unicode - universal character set


   The  international  standard  ISO 10646 defines the Universal Character
   Set (UCS).  UCS contains all characters  of  all  other  character  set
   standards.   It  also  guarantees  "round-trip compatibility"; in other
   words, conversion tables can be built such that no information is  lost
   when a string is converted from any other encoding to UCS and back.

   UCS contains the characters required to represent practically all known
   languages.  This includes not only the Latin, Greek, Cyrillic,  Hebrew,
   Arabic,  Armenian, and Georgian scripts, but also Chinese, Japanese and
   Korean Han ideographs as well as scripts such  as  Hiragana,  Katakana,
   Hangul,  Devanagari, Bengali, Gurmukhi, Gujarati, Oriya, Tamil, Telugu,
   Kannada,  Malayalam,  Thai,  Lao,  Khmer,  Bopomofo,  Tibetan,   Runic,
   Ethiopic,  Canadian  Syllabics,  Cherokee,  Mongolian,  Ogham, Myanmar,
   Sinhala, Thaana, Yi, and others.  For scripts not yet covered, research
   on  how  to  best  encode them for computer usage is still going on and
   they will be added eventually.  This might eventually include not  only
   Hieroglyphs and various historic Indo-European languages, but even some
   selected artistic scripts such as Tengwar,  Cirth,  and  Klingon.   UCS
   also  covers  a large number of graphical, typographical, mathematical,
   and scientific symbols, including those provided  by  TeX,  Postscript,
   APL,  MS-DOS,  MS-Windows,  Macintosh,  OCR fonts, as well as many word
   processing and publishing systems, and more are being added.

   The  UCS  standard  (ISO  10646)  describes  a  31-bit  character   set
   architecture  consisting  of  128  24-bit groups, each divided into 256
   16-bit planes made up of 256 8-bit rows with 256 column positions,  one
   for  each  character.  Part 1 of the standard (ISO 10646-1) defines the
   first 65534 code positions (0x0000 to 0xfffd),  which  form  the  Basic
   Multilingual  Plane  (BMP),  that is plane 0 in group 0.  Part 2 of the
   standard (ISO 10646-2) adds characters to group 0 outside  the  BMP  in
   several  supplementary  planes in the range 0x10000 to 0x10ffff.  There
   are no plans  to  add  characters  beyond  0x10ffff  to  the  standard,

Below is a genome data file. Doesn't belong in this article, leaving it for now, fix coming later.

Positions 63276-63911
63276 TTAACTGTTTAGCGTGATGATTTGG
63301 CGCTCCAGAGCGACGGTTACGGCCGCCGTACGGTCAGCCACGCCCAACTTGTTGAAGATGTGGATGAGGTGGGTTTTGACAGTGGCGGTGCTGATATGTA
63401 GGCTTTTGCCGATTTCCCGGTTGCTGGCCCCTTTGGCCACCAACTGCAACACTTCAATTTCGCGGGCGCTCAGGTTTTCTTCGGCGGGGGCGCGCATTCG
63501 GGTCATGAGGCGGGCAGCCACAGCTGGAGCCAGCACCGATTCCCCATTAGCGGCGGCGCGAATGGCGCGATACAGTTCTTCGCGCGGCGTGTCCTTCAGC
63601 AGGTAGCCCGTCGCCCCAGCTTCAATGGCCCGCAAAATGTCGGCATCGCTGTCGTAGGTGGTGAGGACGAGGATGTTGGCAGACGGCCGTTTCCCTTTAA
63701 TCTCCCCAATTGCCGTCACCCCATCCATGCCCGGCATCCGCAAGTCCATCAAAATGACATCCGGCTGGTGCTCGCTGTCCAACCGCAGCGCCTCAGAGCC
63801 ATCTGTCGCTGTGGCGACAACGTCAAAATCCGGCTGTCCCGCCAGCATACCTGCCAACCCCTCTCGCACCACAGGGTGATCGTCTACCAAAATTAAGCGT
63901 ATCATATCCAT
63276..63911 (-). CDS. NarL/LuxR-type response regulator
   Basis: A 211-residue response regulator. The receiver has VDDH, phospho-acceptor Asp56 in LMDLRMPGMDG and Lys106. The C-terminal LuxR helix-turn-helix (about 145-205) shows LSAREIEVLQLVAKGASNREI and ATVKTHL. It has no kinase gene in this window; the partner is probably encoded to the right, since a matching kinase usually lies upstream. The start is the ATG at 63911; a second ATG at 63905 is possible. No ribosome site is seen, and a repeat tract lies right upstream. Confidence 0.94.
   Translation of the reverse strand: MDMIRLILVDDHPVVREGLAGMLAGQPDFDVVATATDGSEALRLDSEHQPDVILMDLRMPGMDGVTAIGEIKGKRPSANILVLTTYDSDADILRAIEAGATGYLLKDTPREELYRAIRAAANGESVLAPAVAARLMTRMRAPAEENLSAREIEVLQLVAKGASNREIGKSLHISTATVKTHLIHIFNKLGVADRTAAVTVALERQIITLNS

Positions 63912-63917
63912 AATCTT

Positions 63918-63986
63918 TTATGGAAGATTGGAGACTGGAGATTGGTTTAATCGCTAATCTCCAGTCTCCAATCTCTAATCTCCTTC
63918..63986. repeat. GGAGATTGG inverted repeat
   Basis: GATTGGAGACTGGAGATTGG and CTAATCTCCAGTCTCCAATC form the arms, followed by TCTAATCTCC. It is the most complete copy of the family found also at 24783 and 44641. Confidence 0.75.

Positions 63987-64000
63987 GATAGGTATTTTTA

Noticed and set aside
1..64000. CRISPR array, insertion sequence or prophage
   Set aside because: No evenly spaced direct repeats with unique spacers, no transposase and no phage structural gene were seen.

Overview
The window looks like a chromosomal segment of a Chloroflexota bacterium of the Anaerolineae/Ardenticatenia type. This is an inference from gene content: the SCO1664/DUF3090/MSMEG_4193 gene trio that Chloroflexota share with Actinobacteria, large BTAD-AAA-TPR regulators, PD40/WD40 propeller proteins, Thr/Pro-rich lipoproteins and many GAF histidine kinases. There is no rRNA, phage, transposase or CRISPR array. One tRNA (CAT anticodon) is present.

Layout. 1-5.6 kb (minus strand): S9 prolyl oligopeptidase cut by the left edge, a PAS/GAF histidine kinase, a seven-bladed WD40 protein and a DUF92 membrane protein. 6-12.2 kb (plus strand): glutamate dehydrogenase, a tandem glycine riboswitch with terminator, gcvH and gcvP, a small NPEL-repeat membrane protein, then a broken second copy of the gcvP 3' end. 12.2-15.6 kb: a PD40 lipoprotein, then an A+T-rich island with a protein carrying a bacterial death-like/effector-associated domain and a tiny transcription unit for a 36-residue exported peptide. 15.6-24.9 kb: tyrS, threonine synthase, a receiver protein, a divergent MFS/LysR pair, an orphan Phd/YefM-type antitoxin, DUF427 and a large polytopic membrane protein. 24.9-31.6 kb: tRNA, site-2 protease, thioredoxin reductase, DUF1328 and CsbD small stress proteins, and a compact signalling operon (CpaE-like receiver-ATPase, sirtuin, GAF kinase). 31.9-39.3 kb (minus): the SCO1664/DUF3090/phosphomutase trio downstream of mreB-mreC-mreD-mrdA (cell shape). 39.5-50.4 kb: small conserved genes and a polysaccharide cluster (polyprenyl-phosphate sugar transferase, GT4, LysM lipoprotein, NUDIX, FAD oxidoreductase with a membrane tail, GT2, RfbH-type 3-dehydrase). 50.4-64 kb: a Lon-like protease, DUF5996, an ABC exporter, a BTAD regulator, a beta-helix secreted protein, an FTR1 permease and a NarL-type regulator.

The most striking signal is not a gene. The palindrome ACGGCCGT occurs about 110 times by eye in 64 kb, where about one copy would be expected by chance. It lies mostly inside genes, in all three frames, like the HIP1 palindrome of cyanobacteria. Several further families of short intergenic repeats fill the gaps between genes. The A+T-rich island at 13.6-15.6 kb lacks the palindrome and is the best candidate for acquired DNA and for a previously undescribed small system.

therefore  of  the  entire code space, only a small fraction of group 0
   will ever be actually used in the foreseeable future.  The BMP contains
   all  characters  found  in the commonly used other character sets.  The
   supplemental planes  added  by  ISO  10646-2  cover  only  more  exotic
   characters  for  special  scientific,  dictionary  printing, publishing
   industry, higher-level protocol and enthusiast needs.

   The representation of each UCS character as a 2-byte word  is  referred
   to  as  the  UCS-2 form (only for BMP characters), whereas UCS-4 is the
   representation of each character by a 4-byte word.  In addition,  there
   exist  two  encoding  forms UTF-8 for backward compatibility with ASCII
   processing software and UTF-16 for the backward-compatible handling  of
   non-BMP characters up to 0x10ffff by UCS-2 software.

   The  UCS  characters  0x0000  to  0x007f  are identical to those of the
   classic US-ASCII character set and the characters in the  range  0x0000
   to 0x00ff are identical to those in ISO 8859-1 (Latin-1).

   Combining characters
   Some  code  points  in  UCS have been assigned to combining characters.
   These are similar to the nonspacing accent keys  on  a  typewriter.   A
   combining character just adds an accent to the previous character.  The
   most important accented characters have codes  of  their  own  in  UCS,
   however, the combining character mechanism allows us to add accents and
   other diacritical marks to any  character.   The  combining  characters
   always follow the character which they modify.  For example, the German
   character Umlaut-A ("Latin capital letter A with diaeresis") can either
   be  represented by the precomposed UCS code 0x00c4, or alternatively as
   the combination of a normal "Latin capital  letter  A"  followed  by  a
   "combining diaeresis": 0x0041 0x0308.

   Combining  characters  are essential for instance for encoding the Thai
   script or for mathematical typesetting and users of  the  International
   Phonetic Alphabet.

   Implementation levels
   As  not  all  systems  are expected to support advanced mechanisms like
   combining  characters,  ISO  10646-1  specifies  the  following   three